$ mkdir testdir
$ touch testdir/somefile
$ rm -r /media/photos/testdir
$ cp -r testdir /media/photos
cp: cannot create regular file `/media/photos/testdir/somefile': Permission denied
$ cp -r testdir /media/photos
$ # same command works

This has been discussed at Ubuntuforums: smbmount: cannot create regular file. I've posted there as "xrat". I still think this is a bug (I just didn't have time to report it yet). Adding noperm to the mount options helps. But it's a dirty workaround.

Update 2009-11-17: A bug report has been found. Kudos to the finder varanasi.

If you are willing to dig deeper, here is another suggestion: See if you on your Samba server the filesystems are mounted with noatime or relatime. This might be related. And I'd love to hear whether this is the case at your server.

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Command line works exactly like you described. I don't want to use noperm, noatime or relatime. –  amorfis Oct 26 '09 at 21:49
    
I can understand. As I said, to the best of my knowledge you've hit a bug. –  xebeche Oct 31 '09 at 22:43

When you mount the CIFS mount, its mounted with the permissions of the account you used to mount with.

That means that the permissions are from the server and not local ones.

The account you mount with should be added on the server side to the group samba.

Setting uid= and gid= in fstab or at mount time will not override server side permissions with local permission.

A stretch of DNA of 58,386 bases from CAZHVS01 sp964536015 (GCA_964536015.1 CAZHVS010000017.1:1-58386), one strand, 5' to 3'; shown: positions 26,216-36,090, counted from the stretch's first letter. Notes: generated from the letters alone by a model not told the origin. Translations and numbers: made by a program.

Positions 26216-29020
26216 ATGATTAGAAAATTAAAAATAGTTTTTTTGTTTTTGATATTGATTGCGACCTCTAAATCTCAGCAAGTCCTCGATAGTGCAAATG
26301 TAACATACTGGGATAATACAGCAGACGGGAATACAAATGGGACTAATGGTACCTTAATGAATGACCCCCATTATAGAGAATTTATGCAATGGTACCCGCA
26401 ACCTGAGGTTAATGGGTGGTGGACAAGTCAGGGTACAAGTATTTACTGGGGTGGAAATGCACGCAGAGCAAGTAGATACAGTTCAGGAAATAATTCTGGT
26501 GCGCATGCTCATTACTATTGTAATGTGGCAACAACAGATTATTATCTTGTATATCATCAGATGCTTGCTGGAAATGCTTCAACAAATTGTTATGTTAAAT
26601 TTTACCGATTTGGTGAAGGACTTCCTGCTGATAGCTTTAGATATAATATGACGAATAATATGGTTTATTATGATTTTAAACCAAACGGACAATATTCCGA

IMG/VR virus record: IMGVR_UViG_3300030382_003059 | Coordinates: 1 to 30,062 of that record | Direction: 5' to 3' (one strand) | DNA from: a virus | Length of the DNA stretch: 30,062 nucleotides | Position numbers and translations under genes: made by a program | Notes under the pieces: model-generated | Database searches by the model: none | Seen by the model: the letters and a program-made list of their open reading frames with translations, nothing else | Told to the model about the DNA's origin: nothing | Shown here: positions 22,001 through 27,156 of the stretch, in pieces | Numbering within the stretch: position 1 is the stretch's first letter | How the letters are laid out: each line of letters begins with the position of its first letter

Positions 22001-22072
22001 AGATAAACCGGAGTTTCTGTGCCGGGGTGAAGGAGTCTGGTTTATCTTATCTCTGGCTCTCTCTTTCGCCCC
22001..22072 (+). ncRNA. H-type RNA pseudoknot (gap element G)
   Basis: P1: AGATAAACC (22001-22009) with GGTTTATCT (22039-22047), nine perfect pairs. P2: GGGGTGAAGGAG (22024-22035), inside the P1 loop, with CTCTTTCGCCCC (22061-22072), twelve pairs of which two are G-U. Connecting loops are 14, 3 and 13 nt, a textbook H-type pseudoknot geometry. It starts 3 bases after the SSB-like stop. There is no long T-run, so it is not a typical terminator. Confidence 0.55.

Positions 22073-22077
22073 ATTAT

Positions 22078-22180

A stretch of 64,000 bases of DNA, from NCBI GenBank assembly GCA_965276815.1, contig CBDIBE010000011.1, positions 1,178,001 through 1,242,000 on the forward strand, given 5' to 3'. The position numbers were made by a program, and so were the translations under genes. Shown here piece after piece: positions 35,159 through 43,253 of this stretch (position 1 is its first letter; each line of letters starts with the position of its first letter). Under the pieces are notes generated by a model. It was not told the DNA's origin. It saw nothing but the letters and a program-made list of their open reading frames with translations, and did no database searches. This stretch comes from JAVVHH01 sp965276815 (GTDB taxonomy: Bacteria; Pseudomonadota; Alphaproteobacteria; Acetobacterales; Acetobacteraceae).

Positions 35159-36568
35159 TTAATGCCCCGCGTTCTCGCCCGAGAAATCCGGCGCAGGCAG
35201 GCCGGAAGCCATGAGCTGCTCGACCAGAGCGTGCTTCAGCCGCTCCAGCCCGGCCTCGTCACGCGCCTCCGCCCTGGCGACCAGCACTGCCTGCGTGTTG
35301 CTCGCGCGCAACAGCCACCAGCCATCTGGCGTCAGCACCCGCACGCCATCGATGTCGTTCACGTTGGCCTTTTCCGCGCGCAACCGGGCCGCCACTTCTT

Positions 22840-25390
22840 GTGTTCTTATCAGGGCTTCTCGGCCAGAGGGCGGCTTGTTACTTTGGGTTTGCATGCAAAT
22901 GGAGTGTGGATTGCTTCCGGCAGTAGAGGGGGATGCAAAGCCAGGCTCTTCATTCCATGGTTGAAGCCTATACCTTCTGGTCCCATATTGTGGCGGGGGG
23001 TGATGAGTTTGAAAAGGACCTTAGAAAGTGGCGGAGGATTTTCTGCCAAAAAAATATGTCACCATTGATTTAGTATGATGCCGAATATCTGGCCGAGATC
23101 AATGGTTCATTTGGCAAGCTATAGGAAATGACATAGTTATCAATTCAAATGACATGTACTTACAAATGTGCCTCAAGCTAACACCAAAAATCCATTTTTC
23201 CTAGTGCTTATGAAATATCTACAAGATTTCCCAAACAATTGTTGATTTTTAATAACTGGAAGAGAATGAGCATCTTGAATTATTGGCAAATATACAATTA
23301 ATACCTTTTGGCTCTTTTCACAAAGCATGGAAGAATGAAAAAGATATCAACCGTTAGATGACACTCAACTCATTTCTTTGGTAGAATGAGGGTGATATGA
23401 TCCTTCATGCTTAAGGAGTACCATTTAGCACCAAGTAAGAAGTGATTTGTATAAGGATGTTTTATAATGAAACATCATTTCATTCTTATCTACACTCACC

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account I mount with is added to group sambashare. There is no "samba" group on server. –  amorfis Oct 6 '09 at 21:05
    
On the server, login with the account name, try and create a file in the shared directory. Modify the permissions until you can and you will be able to create files on the share if you mount it with that account –  artifex Oct 7 '09 at 6:53

Is it a specific requirement to do this in Nautilus? If not, why not use RSync instead? I find it more reliable than cp for this sort of job.

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There is a difference between the file permissions users and the samba users under older versions of samba. What version of Samba are you using? How did you create your samba user account? What samba groups did you add your samba user to on the CIFS server?

Finally, when you are doing the cp -r and the Tymek directory is created, what permissions is it created with?

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Samba is in version 3.3.2. I just created user on server, he doesn't belong to any specific group. Tymek directory is: drwxrwxr-x root:samba (as seen on client side) and drwxrwxr-x mamba:mamba (on server side) –  amorfis Oct 6 '09 at 21:13
    
you should add your user on the CIFS server to the samba group on the CIFS server. That will probably do it. –  Zak Oct 7 '09 at 6:44